• Anna Paul: Of course. Right from the start the teaching curriculum was subjected to changes. Such subjects as religion were looked at with sarcasm. I was asked for my opinion about the teaching of religion, and I used to say that this subject was of a high moral and educational significance in the schools. Religion and morals . . . but, of course, they only scoffed at it. Now let me tell you that the school began to fall apart.
  • David Boder: In what way?
  • Anna Paul: In such a way that children were compelled . . . they picked spies among the children who had to watch their teachers. They picked spies among the children who had to watch their teachers. They watched every word of the teacher and reported about it. That I know.
  • David Boder: [interrupting] Well, tell me, didn't the same thing happen during the Reval government?
  • Anna Paul: Such things never happened. Such things never happened!
  • David Boder: Then what kind of political prisoners did you have?
  • Anna Paul: Communists.
  • David Boder: They imprisoned the communists?
  • Anna Paul: Our government? Yes, of course. We had no freedom for communists; we had no freedom for communists.
  • David Boder: Well, why then are you surprised that the communists did not grant freedom to the "others". [Mrs. P. is silent and Boder continues] I mean that when the communists came to power, they did not grant freedom to the "others".
  • Anna Paul: Well, that is perfectly understandable. We had a "republican government" [republican is used in terms of democracy].
  • David Boder: I understand. But you did not have complete freedom of convictions during the time of the Reval government.
  • Anna Paul: No. What was prohibited, was communistic propaganda. The work of the communists, but as to opinions, please. However, we had no communist newspapers. Indeed we had no periodicals of the communist press.
  • David Boder: And what do you think? Was that right? [There is a long pause; Boder continues] I'm asking your opinion. You understand. As an American I am asking you that, because in America, in every city, in every large city, you may buy a communist newspaper.
  • Anna Paul: Yes, I know.
  • David Boder: Well then, what do you think? Should we also prohibit it.
  • Anna Paul: No. I know, of course, that there is no such thing in America. In America there is complete freedom. I know that in America there is complete freedom. And if at times we marvel at such liberty, we reply . . . when some people express their astonishment over such a measure of liberty in America—the others reply to them that the American government feels so secure, so strong, that they don't have to be afraid of any such propaganda.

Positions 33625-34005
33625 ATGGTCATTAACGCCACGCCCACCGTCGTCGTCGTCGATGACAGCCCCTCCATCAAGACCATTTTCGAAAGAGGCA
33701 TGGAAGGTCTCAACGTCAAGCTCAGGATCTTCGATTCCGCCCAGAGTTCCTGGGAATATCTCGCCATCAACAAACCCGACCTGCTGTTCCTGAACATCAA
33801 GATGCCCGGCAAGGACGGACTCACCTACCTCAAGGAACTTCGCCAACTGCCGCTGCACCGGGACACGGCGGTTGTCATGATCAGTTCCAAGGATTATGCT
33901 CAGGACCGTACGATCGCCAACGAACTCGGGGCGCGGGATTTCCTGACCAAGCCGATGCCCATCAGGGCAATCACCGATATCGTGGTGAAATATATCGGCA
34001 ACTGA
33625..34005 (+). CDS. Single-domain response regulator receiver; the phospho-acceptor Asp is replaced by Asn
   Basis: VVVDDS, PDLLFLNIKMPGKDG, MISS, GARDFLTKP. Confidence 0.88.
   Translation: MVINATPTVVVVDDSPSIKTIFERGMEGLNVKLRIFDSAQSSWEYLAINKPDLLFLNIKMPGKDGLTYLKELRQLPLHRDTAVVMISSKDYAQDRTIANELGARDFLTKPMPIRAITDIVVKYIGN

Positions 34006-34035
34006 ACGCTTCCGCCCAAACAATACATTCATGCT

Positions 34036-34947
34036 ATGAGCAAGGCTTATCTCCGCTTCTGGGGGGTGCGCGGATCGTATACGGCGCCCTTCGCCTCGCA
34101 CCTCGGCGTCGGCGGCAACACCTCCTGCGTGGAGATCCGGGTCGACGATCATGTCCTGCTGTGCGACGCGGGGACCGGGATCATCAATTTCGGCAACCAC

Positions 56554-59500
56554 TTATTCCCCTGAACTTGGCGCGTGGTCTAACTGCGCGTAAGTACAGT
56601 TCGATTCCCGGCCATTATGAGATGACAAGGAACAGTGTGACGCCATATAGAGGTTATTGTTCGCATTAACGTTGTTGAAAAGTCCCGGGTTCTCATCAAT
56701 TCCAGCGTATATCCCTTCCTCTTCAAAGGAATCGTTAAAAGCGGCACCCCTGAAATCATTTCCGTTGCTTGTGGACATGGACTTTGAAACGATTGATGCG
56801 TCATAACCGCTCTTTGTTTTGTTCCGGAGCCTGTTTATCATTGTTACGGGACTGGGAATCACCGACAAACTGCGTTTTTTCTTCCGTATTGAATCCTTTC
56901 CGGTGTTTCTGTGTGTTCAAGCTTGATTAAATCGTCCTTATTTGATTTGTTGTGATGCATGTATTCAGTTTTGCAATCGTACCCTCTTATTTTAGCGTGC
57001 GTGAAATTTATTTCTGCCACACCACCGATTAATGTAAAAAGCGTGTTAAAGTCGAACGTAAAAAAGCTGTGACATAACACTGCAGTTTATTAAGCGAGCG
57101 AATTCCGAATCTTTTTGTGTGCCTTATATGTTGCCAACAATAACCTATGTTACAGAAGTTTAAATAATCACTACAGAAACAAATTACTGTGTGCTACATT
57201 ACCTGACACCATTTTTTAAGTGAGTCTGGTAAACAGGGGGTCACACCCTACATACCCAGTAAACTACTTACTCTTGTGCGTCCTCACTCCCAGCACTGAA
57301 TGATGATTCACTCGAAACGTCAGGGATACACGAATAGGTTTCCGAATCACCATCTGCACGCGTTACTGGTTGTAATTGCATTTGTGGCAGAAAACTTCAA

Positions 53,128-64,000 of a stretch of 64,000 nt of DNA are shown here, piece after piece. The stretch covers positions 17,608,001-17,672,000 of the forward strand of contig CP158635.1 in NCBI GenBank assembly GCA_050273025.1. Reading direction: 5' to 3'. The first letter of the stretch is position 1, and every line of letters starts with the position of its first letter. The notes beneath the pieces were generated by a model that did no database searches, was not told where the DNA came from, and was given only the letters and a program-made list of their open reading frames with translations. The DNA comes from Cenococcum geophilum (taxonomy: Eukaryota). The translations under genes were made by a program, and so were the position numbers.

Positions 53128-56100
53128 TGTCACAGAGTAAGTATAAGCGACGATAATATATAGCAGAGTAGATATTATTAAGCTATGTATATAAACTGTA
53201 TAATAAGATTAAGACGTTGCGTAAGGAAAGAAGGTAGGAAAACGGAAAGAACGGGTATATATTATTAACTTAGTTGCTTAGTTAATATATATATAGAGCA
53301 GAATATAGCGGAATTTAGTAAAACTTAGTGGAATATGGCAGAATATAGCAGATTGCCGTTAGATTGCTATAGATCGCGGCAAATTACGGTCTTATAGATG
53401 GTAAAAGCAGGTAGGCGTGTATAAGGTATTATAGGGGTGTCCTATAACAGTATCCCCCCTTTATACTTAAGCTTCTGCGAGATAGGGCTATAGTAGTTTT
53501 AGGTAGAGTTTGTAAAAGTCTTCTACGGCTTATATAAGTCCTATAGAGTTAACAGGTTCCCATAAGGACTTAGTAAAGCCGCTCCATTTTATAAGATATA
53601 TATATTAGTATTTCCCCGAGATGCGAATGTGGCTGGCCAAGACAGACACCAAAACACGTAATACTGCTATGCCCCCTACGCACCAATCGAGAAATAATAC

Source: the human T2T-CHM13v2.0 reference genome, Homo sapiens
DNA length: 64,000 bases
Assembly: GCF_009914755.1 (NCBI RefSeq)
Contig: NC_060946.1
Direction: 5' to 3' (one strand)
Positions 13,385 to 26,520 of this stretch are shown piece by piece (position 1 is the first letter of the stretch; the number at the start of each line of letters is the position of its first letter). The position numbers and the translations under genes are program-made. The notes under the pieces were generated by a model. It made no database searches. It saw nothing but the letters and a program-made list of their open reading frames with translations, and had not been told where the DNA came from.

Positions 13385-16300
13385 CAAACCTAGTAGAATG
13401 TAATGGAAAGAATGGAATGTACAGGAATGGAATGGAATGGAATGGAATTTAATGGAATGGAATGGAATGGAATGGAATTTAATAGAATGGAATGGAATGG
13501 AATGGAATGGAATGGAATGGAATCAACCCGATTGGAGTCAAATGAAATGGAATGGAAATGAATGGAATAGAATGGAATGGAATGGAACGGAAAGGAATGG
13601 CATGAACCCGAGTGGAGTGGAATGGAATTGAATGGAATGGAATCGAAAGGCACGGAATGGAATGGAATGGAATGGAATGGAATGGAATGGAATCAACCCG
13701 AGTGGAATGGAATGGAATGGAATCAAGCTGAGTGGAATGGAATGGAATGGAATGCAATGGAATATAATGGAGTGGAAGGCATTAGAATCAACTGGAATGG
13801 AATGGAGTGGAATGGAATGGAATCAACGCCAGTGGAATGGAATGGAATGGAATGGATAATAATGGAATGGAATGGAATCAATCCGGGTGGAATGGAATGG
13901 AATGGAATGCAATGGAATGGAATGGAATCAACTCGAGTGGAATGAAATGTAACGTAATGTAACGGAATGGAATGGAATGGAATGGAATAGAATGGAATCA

• David Boder: Yes.
  • Anna Paul: Well, that is our retort.
  • David Boder: Of course, I only wanted to hear what answer you would give. Now go ahead.
  • Anna Paul: Yes. What was I talking about?
  • David Boder: You were talking about your school. The teaching of religion was stopped.
  • Anna Paul: The teaching of religion was stopped, and then all the subjects, well, all our text books were changed. All the textbooks were now imported from the Soviets.
  • David Boder: But they didn't change the language?
  • Anna Paul: Well, you see, I was working in a Russian region.
  • David Boder: And what kind of religion were you teaching there, Greek Orthodox?
  • Anna Paul: Yes, Greek Orthodox. Our population was Russian.
  • David Boder: And you had a priest teaching it?
  • Anna Paul: No, the teachers themselves were teaching religion, because the school was quite a way from the city, and travel of the priests was connected with certain difficulties, and according to orders from the school board the teachers themselves were teaching religion.
  • David Boder: Well.
  • Anna Paul: The language in the Russian schools of Estonia remained Russian, and in the Estonian schools the Estonian language remained, because after all that was in Estonia.
  • David Boder: And you your self, are you a Russian or an Estonian.
  • Anna Paul: Well, I am an Estonian on my mother's side and on my father's side I am Russian.
  • David Boder: And you were teaching in a Russian school.
  • Anna Paul: Yes.
  • David Boder: Now go ahead.